So now we have yet another example with respect to the nature of a transcendental number. From a quantitative perspective, it can be proved why any rational (or irrational number) other than 1 raised to an irrational dimensional power will result in a transcendental number.
And from my own holistic mathematical investigation of the nature of the stages of contemplative development, I have been able to provide a corresponding qualitative explanation as why to this behaviour occurs.
Therefore, a comprehensive understanding of this relationship entails both quantitative and qualitative aspects (with an inevitable uncertainty attaching to both). Thus current mathematical proof with respect to the merely quantitative nature of transcendental numbers, reveals a subtle confusion (for in quantitative terms we can never precisely determine the value of any transcendental number).
So for example the wide held belief that π is a constant, strictly has no meaning in - merely - quantitative terms (as we can never precisely determine its value).
When we look at Mathematics in a more comprehensive manner we realise that the quantitative is always balanced by a corresponding (holistic) qualitative aspect.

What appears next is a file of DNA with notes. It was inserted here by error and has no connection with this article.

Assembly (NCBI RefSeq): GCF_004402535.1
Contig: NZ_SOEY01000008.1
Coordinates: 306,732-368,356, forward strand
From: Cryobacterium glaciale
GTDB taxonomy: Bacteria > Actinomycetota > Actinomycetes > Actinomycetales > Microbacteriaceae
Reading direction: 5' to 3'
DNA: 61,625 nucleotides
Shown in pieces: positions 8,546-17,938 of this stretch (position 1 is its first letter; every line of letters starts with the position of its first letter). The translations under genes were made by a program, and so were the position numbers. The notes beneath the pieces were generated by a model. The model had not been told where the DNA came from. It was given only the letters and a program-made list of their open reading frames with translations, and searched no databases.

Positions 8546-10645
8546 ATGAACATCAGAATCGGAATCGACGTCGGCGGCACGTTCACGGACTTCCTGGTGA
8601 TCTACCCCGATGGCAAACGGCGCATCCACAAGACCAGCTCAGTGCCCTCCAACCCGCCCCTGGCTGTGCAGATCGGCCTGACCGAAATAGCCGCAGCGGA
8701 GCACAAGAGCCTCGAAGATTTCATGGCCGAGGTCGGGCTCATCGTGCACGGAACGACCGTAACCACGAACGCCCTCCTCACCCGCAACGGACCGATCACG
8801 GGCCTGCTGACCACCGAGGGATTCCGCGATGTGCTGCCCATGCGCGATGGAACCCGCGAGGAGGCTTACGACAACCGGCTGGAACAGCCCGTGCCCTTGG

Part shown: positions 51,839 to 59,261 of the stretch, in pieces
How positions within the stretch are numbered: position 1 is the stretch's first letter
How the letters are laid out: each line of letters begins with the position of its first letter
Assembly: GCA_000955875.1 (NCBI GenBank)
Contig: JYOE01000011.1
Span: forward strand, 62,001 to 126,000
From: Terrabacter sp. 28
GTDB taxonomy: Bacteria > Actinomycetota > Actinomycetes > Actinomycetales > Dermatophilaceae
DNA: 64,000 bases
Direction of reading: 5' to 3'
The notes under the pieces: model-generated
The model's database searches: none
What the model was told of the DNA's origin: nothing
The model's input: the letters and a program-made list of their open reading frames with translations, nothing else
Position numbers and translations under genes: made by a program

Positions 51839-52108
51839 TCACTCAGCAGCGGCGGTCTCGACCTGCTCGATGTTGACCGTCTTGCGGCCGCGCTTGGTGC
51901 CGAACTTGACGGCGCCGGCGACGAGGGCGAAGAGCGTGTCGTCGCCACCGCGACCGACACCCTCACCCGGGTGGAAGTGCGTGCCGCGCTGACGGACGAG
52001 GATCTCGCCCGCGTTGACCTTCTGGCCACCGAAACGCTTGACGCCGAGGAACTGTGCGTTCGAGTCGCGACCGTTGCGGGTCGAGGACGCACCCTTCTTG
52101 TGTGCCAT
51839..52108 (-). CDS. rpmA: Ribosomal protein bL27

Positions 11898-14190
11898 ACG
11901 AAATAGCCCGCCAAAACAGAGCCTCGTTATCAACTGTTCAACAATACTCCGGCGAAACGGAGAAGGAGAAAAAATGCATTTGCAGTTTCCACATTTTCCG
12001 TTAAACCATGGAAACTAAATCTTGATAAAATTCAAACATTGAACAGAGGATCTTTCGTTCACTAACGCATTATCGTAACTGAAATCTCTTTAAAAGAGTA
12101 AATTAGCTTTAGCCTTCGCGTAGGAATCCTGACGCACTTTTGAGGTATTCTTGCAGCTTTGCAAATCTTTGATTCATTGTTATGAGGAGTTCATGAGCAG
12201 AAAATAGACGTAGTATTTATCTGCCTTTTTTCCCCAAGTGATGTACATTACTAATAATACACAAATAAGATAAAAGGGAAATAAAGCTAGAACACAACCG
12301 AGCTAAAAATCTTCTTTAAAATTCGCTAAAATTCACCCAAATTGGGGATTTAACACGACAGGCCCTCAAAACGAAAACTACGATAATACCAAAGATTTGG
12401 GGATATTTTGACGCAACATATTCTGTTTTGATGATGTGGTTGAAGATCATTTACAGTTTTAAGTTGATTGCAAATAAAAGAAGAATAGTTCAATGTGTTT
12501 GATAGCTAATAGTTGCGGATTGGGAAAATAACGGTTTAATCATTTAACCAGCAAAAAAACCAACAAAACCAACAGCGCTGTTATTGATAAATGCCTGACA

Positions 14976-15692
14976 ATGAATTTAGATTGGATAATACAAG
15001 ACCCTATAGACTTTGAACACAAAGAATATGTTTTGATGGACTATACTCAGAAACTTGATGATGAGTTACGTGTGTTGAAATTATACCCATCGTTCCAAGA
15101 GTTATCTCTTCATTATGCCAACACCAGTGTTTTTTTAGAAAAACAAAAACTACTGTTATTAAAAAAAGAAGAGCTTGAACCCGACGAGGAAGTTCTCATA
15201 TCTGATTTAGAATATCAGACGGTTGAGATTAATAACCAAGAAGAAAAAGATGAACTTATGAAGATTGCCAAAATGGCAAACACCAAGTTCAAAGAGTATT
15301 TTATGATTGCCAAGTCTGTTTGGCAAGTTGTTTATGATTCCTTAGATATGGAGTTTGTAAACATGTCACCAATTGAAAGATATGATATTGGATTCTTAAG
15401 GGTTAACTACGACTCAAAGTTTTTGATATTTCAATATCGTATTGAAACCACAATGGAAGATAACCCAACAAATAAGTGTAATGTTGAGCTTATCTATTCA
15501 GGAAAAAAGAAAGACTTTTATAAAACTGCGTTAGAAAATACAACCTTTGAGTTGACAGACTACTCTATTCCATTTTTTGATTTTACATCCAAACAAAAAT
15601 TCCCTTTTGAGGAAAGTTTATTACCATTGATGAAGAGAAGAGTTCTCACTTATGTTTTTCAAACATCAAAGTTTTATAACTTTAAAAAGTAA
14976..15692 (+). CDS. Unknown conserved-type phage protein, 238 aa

So a rational number therefore (in quantitative terms) corresponds to rational type understanding (from a holistic qualitative perspective).
Equally however a transcendental number (in quantitative terms) corresponds to transcendental type understanding (from a holistic qualitative perspective) And as we have see transcendental in this qualitative sense relates to the the highly refined understanding where both linear (rational) and circular (intuitive) type understanding are both explicitly recognised and kept in a certain balance to each other. (And as we have seen with the purest development of such understanding they are kept in perfect balance!)
Therefore one cannot properly attempt - without gross reductionism - a rational proof (in qualitative terms) of what is transcendental (from a quantitative perspective).
So once again for example we cannot give a - merely - rational meaning to the notion that π is a constant because it is not a rational number (with it's value strictly indeterminate from a merely quantitative perspective!)